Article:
Billed as the "Swiss Riviera" and the "convention hub of Europe," Montreux lived up to its fame when it proved to be an ideal gathering place for Guru Maharaj Ji's program in Switzerland. The hotels were close together, and travelling to the program hall meant a short walk to the eastern shore of Lake Geneva, with its view across to the Savoy Alps.
From communities such as Zurich, Delemont and Lausanne, premies flocked to the tourist and jazz center of Montreux, and gathered for a program that most agreed was distinctly different from the past big festivals of Europe. The program coordinator of the Montreux event described the Swiss community's preparation for Maharaj Ji's visit as a quiet, personal time:
"Everyone was trying to understand for himself what it meant that Maharaj Ji was coming. There weren't many big emotions, big feelings. It was quiet and natural."
Around 3 p.m. on the Thursday before the program, people started arriving and booking into their hotels. Later that evening everyone celebrated Maharaj Ji's and Durga Ji's wedding anniversary. Music began it all, then satsang from Krishnasukanand, more music, the films "Family of Love" and Maharaj Ji's Bicentennial address in Washington, followed by a fifteen minute play. Swiss folk music gave way to Arti, and the cutting of the anniversary cake.
Friday morning's breakfast on the lower level of the program hall was followed by two seminars run in both French and German. One seminar concentrated on the world community in general, and the other dealt with the premie community itself. One of the Swiss ashram premies remarked on the outcome of the seminars, "We saw that as human beings we always need a community, and as premies we need a strong premie community to practice Knowledge. By a strong community I mean that every one of us has to be active and work with the community." Many felt that the seminars had made a real impression in their lives, that it "was not a mere talk about community but a real experience of openness and sharing, and making an honest effort to realize something." Later that afternoon, a question and answer time took place with Bob Mishler, Jos Lammers, and Peter Friedli, the director of the Swiss Mission.
Persian rug, white carpet, a backdrop of blue, two actual trees and two bouquets of flowers: these were the physical ingredients of the main stage of the Montreux exhibition center that night. At 7 p.m. the program began with music, and satsang from Jos, Peter and Bob. Then to a welcome song from a Swiss premie band and the spontaneous applause of the crowd of seven hundred, Guru Maharaj Ji arrived. After forty-five minutes of Maharaj Ji's satsang, by the end of Arti and the darshan line, everyone was dancing around to the rhythm of the band. The show was dismantled at midnight and on Saturday morning most people began to make their way back to their communities.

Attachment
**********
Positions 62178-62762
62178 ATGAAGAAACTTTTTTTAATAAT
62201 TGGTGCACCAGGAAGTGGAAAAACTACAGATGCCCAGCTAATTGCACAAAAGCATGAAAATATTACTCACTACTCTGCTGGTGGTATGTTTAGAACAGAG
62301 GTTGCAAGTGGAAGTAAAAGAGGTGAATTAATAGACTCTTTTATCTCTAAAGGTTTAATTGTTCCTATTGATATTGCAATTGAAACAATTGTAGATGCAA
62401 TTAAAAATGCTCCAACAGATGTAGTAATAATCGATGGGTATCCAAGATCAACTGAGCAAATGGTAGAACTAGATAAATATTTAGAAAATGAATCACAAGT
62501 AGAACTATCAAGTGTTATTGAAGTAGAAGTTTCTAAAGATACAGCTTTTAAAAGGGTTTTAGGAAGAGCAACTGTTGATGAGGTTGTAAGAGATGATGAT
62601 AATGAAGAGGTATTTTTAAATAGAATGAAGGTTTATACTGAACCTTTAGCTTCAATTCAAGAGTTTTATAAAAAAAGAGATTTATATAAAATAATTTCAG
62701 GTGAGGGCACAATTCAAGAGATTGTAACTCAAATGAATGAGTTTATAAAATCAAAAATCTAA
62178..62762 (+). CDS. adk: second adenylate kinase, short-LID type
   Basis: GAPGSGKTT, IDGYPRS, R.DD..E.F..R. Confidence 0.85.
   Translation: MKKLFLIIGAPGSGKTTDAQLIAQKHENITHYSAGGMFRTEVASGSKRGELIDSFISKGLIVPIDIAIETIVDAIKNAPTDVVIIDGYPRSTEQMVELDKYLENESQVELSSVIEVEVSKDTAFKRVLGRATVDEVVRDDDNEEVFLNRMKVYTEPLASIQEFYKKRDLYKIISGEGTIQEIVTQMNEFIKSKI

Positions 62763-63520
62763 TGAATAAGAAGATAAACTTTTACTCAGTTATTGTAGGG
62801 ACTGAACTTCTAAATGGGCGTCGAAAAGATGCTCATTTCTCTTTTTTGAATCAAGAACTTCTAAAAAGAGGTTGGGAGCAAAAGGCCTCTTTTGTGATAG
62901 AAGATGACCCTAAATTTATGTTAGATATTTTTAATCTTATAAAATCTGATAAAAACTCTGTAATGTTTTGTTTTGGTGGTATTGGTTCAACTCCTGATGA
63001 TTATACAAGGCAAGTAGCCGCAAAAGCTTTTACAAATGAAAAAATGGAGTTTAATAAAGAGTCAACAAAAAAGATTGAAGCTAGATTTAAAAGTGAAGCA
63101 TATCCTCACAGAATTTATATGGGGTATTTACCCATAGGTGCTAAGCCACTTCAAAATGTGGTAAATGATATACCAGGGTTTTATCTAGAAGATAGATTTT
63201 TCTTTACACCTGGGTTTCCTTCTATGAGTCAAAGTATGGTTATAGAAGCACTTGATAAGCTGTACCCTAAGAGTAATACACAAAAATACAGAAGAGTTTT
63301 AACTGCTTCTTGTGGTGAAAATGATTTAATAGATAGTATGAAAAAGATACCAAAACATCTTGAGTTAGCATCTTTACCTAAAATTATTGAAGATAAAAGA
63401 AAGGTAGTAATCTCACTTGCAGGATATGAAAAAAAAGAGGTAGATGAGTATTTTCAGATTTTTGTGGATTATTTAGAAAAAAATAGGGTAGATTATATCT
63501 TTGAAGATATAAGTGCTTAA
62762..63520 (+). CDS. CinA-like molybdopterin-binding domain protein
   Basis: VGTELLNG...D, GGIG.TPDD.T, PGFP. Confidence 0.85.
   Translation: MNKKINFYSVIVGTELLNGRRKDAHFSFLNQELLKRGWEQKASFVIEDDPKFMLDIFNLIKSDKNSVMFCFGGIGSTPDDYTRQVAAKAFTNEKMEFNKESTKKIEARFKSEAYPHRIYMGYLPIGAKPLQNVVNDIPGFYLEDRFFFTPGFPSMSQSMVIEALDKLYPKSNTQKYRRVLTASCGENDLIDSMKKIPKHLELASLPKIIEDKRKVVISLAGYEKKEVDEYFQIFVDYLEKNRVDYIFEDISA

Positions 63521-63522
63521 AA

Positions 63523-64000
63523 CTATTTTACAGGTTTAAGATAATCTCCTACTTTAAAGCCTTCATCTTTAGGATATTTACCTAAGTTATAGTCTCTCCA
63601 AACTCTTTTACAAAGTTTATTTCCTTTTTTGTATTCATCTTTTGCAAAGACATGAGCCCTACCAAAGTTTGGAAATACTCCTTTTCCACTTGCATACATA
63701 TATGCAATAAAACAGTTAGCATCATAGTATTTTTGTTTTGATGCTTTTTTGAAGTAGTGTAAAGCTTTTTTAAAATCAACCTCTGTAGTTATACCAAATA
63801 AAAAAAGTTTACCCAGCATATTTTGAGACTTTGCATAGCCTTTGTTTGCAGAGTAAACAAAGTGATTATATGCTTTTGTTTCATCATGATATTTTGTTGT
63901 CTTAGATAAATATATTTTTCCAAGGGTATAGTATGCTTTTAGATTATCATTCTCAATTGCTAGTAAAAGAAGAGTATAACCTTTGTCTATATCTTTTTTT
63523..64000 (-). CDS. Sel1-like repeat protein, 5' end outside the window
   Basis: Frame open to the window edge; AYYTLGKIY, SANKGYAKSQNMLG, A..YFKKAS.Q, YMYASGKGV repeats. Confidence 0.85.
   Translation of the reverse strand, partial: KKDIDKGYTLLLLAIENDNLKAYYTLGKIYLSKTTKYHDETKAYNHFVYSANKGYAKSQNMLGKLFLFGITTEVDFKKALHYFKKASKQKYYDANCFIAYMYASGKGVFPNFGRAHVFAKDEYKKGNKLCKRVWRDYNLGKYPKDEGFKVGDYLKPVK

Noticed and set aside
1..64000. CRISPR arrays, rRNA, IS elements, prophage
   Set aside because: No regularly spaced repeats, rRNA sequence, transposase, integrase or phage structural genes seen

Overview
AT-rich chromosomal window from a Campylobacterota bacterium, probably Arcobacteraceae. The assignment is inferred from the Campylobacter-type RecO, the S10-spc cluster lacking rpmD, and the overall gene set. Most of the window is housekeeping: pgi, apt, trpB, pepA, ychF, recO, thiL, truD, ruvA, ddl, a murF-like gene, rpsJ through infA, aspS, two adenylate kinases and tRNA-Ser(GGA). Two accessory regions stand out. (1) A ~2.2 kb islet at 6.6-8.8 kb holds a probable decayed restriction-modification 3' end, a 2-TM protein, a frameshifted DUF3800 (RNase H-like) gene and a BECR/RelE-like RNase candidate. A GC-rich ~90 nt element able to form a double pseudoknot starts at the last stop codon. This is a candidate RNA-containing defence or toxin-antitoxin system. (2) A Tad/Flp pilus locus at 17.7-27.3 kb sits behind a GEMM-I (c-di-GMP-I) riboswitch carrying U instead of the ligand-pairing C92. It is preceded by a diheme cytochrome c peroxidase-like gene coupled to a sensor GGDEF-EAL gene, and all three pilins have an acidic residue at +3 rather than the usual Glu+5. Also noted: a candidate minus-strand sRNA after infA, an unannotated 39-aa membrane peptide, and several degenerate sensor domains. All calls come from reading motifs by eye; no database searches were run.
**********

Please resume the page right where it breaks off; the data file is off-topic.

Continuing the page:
Even in the midst of the dancing, many felt that the atmosphere had been much calmer and quieter than past programs, that everyone "came much closer as a family" and "felt a much greater responsibility for being a premie." One premie, Benno, described the whole event at Montreux as having "a really good effect on the community. Premies are more mature and more natural … You feel that everyone is practicing Knowledge because he wants to practice Knowledge, not because someone is telling him."
What was it like to see Guru Maharaj Ji? John Wetherby, a community information officer, felt that seeing Maharaj Ji was a real catalyst for his own growth in Knowledge. "When we see Guru Maharaj Ji himself, we become really conscious of what he means to us. It was a really wonderful experience to see how my relationship to Guru Maharaj Ji had grown and become much deeper and more real … I received a lot of inspiration and direction.In the satsang he gave, Maharaj Ji tried to make it absolutely clear where a human being is at, what a dilemma he is in, and that Guru Maharaj Ji is proposing a practical way out of this di lemma."
Peter Friedli saw Maharaj Ji's visit ushering in a new phase for the local Mission. He saw a shift in emphasis from I over-organization to everyone trying to realize Knowledge, to every premie doing the work for himself. Peter felt that the Mission would be operating on a much more personal level, which meant that premies would take on more individual responsibility due to their greater understanding of what Knowledge can do in their lives:
"So many premies began to ask themselves, why am I practicing Knowledge? Premies began to ask and they also began to understand. With this understanding reflecting in the communities, they'll become more mature and more real. We have to create an environment to help that growth in everyone's lives. Every community has to find an approach, which may be different from community I to community, to create that environment. The main thing is that we understand much better what satsang, service and meditation are and how we can live together."
And as one premie housemother summed it up, "A great push of energy is here now …. Everyone tries to be honest and make that energy practical."